Dealing with lingering fears of Theism, Hell

Conn_in_Brooklyn
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Dealing with lingering fears of Theism, Hell

I blogged on this today, at work, because its been on my mind and, actually, really affecting me:

[15 Dec 2006 | Friday]

Jill Mytton and KK

"... Dawkins meets the psychologist Jill Mytton who suffered an abusive religious upbringing – she now helps to rehabilitate similarly affected children. Mytton explains how, for a child, images of hell fire are in no sense metaphorical, but instead inspire real terror. She portrays her own childhood as one "dominated by fear." When pressed by Dawkins to describe the realities of Hell, Mytton hesitates, explaining that the images of eternal damnation which she absorbed as a child still have the power to affect her now ..."

I once told a friend that one of the chief reasons I believed in God after all was based on fear of hell. She explained to me (this very sophisticated, mystical woman) that this was terrible reason to believe in anything - based on fear of eternal retribution and distance from love and warmth. Then she recounted a story of an old friend who was dying of AIDS back in the 80s and rather then suffer the peripheral sicknesses that would prove his demise, he decided to end his life. She told me she was in bed, cozy in her apartment on Riverside Drive when, across the island, he jumped, headlong, into the east river. She said she felt his pain run through her, like the L roaring underneath the cold chill of the same river - but that she felt his peace too, later, and was comforted by that. I don't know how to store and process her account, nor my own accounts which are difficult to explain. I no longer feel the pressure to assign these events to sky-gods, nor do I claim to know how or why they occurred. I'm not satisfied with a "god of the gaps" who could be recognized as having agency over such small, unclear and questionable feelings. I can't name the mental or emotional firings of my brain that occur when I'm in bed, alone at night, afraid of what might be under my bed, outside my window, in my closet ... and I won't pretend to be sure anymore.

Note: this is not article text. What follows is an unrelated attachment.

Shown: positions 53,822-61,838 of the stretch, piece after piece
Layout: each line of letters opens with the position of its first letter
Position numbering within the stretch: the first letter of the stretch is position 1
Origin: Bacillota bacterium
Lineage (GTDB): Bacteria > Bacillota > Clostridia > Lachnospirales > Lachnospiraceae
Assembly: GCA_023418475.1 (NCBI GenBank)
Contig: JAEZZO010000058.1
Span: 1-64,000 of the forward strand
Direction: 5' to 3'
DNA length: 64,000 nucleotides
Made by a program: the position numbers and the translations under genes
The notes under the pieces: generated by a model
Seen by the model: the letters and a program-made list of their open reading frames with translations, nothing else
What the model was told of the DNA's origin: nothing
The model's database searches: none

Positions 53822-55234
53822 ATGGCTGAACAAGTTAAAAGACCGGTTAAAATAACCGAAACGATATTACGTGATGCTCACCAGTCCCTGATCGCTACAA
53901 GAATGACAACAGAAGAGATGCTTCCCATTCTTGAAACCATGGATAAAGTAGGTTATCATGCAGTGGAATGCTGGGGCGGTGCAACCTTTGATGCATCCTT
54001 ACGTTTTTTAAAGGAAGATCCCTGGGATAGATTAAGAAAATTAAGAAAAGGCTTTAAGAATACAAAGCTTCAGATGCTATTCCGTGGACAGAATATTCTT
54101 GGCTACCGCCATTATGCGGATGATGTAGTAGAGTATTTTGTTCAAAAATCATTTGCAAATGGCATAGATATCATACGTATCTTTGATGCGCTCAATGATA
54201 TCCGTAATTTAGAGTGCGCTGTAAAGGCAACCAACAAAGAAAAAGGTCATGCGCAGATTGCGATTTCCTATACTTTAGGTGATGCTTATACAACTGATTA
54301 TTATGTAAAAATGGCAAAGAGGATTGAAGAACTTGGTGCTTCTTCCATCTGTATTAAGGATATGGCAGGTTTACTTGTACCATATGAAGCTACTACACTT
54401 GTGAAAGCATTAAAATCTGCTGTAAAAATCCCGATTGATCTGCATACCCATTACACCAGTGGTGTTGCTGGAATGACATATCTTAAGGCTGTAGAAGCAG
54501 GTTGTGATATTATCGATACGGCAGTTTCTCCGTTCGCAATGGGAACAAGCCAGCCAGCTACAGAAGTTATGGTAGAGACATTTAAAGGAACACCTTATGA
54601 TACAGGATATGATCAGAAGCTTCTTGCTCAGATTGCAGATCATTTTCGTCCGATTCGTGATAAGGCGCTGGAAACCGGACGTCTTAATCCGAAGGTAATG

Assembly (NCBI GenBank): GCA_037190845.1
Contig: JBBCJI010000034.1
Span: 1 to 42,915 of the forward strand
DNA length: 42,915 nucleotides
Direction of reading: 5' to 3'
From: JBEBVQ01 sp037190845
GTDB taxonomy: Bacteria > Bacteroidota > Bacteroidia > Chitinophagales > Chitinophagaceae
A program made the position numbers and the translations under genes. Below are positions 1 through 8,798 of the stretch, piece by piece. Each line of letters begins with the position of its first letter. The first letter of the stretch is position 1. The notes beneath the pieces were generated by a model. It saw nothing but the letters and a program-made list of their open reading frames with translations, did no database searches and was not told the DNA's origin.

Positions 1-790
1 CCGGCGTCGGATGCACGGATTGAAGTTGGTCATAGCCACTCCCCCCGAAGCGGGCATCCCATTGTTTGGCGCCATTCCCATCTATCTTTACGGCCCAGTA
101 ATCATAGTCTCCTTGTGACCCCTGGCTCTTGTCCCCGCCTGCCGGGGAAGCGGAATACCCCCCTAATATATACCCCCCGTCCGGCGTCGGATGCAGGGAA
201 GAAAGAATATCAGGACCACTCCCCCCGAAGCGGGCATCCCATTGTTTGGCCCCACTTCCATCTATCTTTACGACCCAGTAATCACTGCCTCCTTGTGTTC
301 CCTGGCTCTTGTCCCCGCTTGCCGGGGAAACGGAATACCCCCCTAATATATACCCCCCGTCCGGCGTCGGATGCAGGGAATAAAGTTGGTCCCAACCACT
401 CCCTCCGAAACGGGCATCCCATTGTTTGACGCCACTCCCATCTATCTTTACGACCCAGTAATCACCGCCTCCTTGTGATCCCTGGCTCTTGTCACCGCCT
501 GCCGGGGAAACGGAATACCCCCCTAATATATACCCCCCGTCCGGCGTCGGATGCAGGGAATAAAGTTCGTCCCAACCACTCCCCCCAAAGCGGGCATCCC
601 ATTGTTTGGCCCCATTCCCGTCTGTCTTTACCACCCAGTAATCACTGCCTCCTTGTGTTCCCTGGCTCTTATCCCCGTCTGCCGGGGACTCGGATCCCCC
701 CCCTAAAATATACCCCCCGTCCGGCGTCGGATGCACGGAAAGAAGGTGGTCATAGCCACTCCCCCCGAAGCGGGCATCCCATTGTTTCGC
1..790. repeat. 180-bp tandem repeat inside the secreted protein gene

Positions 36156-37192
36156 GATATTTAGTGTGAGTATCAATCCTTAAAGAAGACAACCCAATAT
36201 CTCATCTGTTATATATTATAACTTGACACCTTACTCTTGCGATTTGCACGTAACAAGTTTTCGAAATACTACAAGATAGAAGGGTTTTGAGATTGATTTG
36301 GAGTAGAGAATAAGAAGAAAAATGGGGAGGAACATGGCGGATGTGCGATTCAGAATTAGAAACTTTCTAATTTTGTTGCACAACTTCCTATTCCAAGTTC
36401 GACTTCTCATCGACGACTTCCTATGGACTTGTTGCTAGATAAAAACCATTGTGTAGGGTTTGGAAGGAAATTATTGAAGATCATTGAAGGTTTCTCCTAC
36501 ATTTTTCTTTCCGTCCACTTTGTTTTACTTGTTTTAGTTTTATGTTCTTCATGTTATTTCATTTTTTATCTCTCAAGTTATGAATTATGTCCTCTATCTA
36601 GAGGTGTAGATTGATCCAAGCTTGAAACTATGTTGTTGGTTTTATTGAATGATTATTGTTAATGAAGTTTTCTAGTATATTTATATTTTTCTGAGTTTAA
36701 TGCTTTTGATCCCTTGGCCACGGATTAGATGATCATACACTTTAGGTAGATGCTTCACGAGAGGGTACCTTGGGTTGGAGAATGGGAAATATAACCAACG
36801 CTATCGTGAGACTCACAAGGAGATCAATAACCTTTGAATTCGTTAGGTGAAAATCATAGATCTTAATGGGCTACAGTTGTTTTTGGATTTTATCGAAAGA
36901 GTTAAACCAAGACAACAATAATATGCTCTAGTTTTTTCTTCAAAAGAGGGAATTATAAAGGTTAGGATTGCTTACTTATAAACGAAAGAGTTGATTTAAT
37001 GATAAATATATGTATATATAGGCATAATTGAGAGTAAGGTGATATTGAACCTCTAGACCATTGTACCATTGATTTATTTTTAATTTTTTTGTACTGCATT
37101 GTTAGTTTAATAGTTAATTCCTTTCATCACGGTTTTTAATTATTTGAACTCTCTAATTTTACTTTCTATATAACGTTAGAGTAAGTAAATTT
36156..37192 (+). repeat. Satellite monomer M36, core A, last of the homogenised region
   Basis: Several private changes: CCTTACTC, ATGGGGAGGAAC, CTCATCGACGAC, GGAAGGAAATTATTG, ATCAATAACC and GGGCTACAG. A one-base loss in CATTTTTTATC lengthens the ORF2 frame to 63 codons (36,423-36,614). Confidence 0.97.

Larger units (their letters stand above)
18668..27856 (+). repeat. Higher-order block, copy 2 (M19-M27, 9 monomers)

... And this is why atheism is so natural and positive to me, because it is the most open and the most rigorous. I am open to any posibilty, so long as it passes the rational and reasonable test that trust merits (I say trust as opposed to belief) ...

But (and there is always a but) I still fear hell. I know it doesn't exist, I know that I am an atheist in reference to the Christian God - the one that would not forgive me and thus damn me to hell - but I still fear it, and the eternal loneliness that goes with complete separation- in other words, it still affects me.

I am seeing now how dangerous and abusive this notion of hell is, because, like many, I was raised in a religion that used guilt and fear - developed, theologically, through a fundamental misunderstanding and ignorance of how our bodies work - to control us. What we learn as children stay with us becuase they are implanted at an age when we are supposed to take what others say to heart. It is actually an evolutionary trait - young offspring (whether theyre gazelles or naked apes) are programmed to listen and obey their elders ... A gazelle should not test the notion that if it stays at the watering hole too long, it might get eaten by a crocodile - We retain this trait as human children and it is something that is abused by church elders when instilling children with the social and theological teachings of prophetic religion.